The moon is about to turn a rather lurid blood red by the end of the week, as parts of the world are about to experience what will be the longest lunar eclipse in a hundred years. The rare astronomical event will take place Friday, July 27, and will last a lengthy three hours and 55 minutes.
This unusual lunar eclipse will be seen just before the weekend for skywatchers in Asia, Australia, parts of Europe and South America on Friday. Unfortunately, for those in the U.S. and Canada, the event will be over by the time the moon rises over North America, according to The Guardian.
While lunar eclipses are not that uncommon, at least when compared to solar eclipses, this event still stands out as one of the biggest astronomical events, not just this year but perhaps this century, as well.
Astronomers are not expecting any other lunar eclipses to top this one in terms of length, at least until 2100. This once-in-a-lifetime event will last nearly one and three-quarters of an hour from July 27 to July 28, just a scant four minutes short of what is the longest lunar eclipse theoretically possible in NASA's estimate, according to the Canberra Times.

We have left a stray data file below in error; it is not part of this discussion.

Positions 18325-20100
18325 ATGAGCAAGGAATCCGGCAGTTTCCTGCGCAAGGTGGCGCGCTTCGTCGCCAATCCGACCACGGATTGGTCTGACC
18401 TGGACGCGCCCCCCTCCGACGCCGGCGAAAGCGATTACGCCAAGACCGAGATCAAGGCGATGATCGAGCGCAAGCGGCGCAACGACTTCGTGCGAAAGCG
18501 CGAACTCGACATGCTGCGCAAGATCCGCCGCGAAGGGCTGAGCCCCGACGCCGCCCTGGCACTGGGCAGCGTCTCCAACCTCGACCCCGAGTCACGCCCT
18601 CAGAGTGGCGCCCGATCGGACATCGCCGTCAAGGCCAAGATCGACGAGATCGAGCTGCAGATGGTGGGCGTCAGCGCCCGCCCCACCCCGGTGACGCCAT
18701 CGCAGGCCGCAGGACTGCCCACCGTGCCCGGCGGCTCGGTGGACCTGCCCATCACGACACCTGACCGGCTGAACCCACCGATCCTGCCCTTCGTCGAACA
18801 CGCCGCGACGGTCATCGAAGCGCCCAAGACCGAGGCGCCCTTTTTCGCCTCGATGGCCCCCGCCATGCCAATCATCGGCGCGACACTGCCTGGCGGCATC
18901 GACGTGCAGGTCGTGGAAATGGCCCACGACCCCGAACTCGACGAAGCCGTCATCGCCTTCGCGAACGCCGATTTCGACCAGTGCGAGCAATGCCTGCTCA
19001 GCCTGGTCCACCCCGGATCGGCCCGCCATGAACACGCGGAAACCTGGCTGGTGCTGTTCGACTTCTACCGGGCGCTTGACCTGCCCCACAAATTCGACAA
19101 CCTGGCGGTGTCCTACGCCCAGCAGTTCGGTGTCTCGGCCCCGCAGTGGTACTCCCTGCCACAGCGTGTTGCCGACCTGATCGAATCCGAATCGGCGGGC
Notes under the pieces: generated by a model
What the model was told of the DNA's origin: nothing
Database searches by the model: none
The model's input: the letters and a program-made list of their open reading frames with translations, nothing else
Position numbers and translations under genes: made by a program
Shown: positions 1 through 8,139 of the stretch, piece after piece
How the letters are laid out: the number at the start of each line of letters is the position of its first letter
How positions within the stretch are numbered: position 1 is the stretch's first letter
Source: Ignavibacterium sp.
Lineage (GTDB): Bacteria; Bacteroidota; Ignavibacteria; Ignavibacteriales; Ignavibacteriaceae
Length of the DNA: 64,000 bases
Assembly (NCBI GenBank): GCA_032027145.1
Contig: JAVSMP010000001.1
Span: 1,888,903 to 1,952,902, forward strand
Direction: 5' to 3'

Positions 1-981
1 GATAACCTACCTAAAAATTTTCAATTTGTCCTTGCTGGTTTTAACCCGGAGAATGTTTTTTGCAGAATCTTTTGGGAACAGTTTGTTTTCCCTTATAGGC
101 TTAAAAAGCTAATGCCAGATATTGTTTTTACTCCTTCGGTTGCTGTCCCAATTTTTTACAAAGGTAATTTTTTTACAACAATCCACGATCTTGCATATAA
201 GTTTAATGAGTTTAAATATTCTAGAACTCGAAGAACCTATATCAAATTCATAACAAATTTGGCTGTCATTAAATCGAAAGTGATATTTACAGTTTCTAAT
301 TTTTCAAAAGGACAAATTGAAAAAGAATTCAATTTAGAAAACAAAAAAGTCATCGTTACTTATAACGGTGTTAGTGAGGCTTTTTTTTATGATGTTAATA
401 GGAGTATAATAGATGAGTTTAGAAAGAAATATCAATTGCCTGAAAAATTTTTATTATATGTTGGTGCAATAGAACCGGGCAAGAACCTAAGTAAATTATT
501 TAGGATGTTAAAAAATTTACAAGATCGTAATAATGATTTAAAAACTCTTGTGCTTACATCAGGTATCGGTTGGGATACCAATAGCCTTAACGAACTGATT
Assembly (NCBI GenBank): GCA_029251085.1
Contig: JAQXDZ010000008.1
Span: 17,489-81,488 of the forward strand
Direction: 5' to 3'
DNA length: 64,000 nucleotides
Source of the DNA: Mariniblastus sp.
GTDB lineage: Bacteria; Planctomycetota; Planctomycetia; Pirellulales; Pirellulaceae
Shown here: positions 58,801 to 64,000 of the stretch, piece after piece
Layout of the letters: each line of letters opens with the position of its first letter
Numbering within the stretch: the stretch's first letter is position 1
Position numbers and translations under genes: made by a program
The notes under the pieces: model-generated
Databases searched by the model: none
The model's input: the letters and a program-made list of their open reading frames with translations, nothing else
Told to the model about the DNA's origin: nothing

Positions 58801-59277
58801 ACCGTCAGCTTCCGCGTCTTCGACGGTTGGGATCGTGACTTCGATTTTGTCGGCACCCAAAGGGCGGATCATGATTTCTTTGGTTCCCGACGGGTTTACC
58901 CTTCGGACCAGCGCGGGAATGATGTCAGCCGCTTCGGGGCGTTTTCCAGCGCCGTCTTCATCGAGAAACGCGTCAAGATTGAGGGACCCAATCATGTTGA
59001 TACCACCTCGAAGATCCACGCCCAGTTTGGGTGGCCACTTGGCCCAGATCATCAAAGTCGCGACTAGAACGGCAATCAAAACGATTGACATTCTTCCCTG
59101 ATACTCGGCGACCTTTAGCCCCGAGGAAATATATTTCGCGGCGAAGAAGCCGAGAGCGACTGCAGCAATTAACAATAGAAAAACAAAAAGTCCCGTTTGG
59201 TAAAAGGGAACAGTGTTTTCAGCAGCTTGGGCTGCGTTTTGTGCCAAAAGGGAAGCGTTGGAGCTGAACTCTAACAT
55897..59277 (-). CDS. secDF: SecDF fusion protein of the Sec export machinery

"You will see the sunrise and sunset of the Earth lighting up the surface of the moon – over 350,000 kilometres away," Australian National University astronomer Dr. Brad Tucker said, explaining how this lunar event will give the moon its eerie orange to red glow this Friday.
"If you were on the moon, you would see a total solar eclipse as the Earth would be blocking the sun," he added, and just as solar eclipse tends to give the sun a reddish hue, this same color will be reflected on the moon as it darkens and turns red in Earth's shadow.
For those in the U.S., moon watchers can tune in to streams and online sources starting 3:30 p.m. EDT on Friday, July 27, just in time for the total lunar eclipse.